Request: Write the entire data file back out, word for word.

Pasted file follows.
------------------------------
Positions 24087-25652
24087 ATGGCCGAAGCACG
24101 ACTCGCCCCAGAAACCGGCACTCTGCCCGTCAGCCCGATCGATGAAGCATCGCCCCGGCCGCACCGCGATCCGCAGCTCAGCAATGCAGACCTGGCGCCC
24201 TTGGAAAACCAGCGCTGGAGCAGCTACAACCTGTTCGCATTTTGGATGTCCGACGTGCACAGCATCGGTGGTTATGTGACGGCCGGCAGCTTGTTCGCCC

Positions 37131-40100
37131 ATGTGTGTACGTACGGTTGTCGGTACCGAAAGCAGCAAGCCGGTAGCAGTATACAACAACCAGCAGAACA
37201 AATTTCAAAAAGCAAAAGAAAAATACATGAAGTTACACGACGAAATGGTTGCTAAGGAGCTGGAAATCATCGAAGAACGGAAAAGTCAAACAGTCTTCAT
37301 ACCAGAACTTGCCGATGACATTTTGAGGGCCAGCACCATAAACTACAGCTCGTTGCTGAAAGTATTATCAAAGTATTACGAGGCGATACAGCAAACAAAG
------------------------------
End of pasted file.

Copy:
Positions 24087-25652
24087 ATGGCCGAAGCACG
24101 ACTCGCCCCAGAAACCGGCACTCTGCCCGTCAGCCCGATCGATGAAGCATCGCCCCGGCCGCACCGCGATCCGCAGCTCAGCAATGCAGACCTGGCGCCC
24201 TTGGAAAACCAGCGCTGGAGCAGCTACAACCTGTTCGCATTTTGGATGTCCGACGTGCACAGCATCGGTGGTTATGTGACGGCCGGCAGCTTGTTCGCCC

Positions 37131-40100
37131 ATGTGTGTACGTACGGTTGTCGGTACCGAAAGCAGCAAGCCGGTAGCAGTATACAACAACCAGCAGAACA
37201 AATTTCAAAAAGCAAAAGAAAAATACATGAAGTTACACGACGAAATGGTTGCTAAGGAGCTGGAAATCATCGAAGAACGGAAAAGTCAAACAGTCTTCAT
37301 ACCAGAACTTGCCGATGACATTTTGAGGGCCAGCACCATAAACTACAGCTCGTTGCTGAAAGTATTATCAAAGTATTACGAGGCGATACAGCAAACAAAG